Allan Dawson (Keith Roenke) is a top executive, rich beyond avarice with a beautiful lover named Sylvia (Torie Tyson). With wealth, power and the trappings of sexual conquest, outwardly you would think that he’d be one happy man, but he finds none of it to be satisfying. Bored and detached.
The opportunity to get away from it all comes quite unexpectedly when his grandmother passes and he is left with a small island estate in picturesque Greece. With the pretense of heading off to investigate his inheritance — leaving Sylvia behind (he’s got to figure out a way to get out of that relationship) — he packs up and jets off to his hoped-to-be island paradise (filmed in around Santorini).
That’s Jorge Ameer’s set up for D'Agostino. Basically you’ve got some wealthy, bored business executive who just wants to be alone for a few days to plan his next moves. From this starting point the film could go off in any one of a number of different directions.
The path that the filmmaker takes us down is totally unexpected. Once Allan arrives at the estate, he discovers a naked, perhaps even feral man cowering in a locked room. It is a mystery how he got there, but it is D'Agostino (Michael Angels) of the film’s title … and if that isn’t weird enough, his presence (existence) there becomes even stranger.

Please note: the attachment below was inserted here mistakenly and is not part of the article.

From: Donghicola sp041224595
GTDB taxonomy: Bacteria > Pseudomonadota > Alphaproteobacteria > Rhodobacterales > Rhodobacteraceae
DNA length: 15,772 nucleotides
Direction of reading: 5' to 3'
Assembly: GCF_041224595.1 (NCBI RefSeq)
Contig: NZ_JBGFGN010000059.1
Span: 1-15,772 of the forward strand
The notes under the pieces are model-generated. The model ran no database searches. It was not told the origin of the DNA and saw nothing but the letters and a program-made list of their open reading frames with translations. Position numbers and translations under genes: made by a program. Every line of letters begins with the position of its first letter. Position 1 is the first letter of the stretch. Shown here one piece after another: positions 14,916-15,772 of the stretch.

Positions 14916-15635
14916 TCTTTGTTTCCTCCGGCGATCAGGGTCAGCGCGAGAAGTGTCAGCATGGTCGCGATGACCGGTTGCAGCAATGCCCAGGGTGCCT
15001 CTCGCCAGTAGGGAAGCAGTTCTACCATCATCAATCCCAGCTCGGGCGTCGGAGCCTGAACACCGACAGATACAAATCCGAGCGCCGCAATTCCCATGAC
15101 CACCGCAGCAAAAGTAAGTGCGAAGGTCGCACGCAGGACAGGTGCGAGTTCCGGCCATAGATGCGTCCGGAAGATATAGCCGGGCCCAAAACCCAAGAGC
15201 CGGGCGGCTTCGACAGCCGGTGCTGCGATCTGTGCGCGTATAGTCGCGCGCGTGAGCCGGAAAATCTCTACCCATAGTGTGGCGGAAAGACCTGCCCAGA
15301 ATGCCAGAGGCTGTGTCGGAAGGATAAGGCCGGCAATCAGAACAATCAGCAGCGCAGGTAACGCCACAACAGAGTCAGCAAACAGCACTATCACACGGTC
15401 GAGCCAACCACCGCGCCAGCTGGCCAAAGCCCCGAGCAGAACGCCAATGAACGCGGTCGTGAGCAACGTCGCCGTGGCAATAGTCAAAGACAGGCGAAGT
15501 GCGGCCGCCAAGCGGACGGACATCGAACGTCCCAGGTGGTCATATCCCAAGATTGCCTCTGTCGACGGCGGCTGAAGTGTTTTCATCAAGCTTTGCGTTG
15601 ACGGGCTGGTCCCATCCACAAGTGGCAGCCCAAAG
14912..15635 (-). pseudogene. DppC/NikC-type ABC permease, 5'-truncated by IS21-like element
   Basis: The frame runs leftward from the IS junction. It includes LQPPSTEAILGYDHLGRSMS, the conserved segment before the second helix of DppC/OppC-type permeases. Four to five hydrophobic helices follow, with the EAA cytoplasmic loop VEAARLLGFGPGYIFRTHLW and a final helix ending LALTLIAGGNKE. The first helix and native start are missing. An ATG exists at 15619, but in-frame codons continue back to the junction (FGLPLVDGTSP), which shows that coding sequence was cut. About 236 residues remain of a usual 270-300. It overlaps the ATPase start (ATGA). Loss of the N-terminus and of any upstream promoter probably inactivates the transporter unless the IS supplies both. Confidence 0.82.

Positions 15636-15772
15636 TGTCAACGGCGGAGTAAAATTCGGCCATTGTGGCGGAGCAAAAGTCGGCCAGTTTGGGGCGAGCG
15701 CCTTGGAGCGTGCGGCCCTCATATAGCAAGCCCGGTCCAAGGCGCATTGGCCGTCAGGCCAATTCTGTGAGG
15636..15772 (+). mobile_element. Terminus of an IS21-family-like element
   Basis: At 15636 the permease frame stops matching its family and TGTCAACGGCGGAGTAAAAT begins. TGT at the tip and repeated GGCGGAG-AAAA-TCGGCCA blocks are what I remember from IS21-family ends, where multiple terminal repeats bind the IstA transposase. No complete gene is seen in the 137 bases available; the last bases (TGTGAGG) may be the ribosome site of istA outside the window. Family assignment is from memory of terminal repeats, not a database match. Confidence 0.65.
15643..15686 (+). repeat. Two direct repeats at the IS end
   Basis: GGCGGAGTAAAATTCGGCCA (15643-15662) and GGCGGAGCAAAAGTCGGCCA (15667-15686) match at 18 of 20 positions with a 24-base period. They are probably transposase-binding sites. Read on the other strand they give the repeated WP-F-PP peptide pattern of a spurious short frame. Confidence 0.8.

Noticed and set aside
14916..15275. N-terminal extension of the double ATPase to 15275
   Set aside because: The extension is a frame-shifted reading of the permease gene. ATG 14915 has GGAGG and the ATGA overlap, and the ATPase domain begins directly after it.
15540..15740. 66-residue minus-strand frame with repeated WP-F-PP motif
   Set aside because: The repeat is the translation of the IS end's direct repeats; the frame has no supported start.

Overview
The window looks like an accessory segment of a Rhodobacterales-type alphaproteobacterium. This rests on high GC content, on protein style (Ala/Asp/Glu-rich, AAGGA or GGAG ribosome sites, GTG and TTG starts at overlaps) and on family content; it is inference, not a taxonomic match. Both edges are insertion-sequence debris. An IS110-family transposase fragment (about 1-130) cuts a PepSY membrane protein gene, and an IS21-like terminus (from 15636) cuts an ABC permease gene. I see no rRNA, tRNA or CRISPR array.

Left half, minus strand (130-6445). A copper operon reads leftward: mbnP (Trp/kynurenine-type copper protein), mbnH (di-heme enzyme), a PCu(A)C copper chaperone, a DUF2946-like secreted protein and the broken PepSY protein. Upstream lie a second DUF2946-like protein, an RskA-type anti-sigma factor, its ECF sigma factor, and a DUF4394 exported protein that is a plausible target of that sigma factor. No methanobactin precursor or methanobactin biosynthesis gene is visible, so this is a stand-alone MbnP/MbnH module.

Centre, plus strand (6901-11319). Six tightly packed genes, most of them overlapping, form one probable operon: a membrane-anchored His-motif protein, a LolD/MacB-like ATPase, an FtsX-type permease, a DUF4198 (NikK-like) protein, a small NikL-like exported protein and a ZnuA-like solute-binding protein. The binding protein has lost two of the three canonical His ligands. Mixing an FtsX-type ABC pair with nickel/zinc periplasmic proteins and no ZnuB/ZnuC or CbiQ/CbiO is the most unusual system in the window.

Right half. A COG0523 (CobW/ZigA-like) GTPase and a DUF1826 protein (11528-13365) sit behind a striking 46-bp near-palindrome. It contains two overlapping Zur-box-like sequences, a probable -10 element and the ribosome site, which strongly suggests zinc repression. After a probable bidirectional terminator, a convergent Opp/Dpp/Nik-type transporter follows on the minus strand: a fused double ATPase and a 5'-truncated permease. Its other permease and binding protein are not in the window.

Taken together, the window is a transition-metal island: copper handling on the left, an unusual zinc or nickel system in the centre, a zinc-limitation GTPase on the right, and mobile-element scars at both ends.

It turns out that he is a cloned human being, who has been kept in isolation over the years (fed and kept healthy) and was in the process of being shipped (via sea) to the United States to be harvested for fresh body parts. He somehow washed ashore and found his way into the empty dwelling.
|Keith Roenke and Michael Angels star in D'Agostino|
For an individual bored with just about everything, this new “pet” is just too tantalizing to pass up — it is an opportunity for Allan to find himself. He cleans him up, nicknames the man Diablo and soon develops a relationship with the clone as he abandons the trappings of wealth, power and the limitations that society places upon “responsible” people as he starts to live out his own fantasies.
Allan can “mold” this “friend” into anything he likes. It is a blank slate (not another human being, but an It)! His training as a ruthless, even morally indifferent business executive is both his fall back position for creating Diablo into his own image … and his ultimate undoing.
As to bonus goodies, the DVD SKU contains 30 minutes worth of unspecified material, while the Blu-ray edition doubles up on that with a full 60 minutes of bonus materials (featurettes, interviews, outtakes, etc.).
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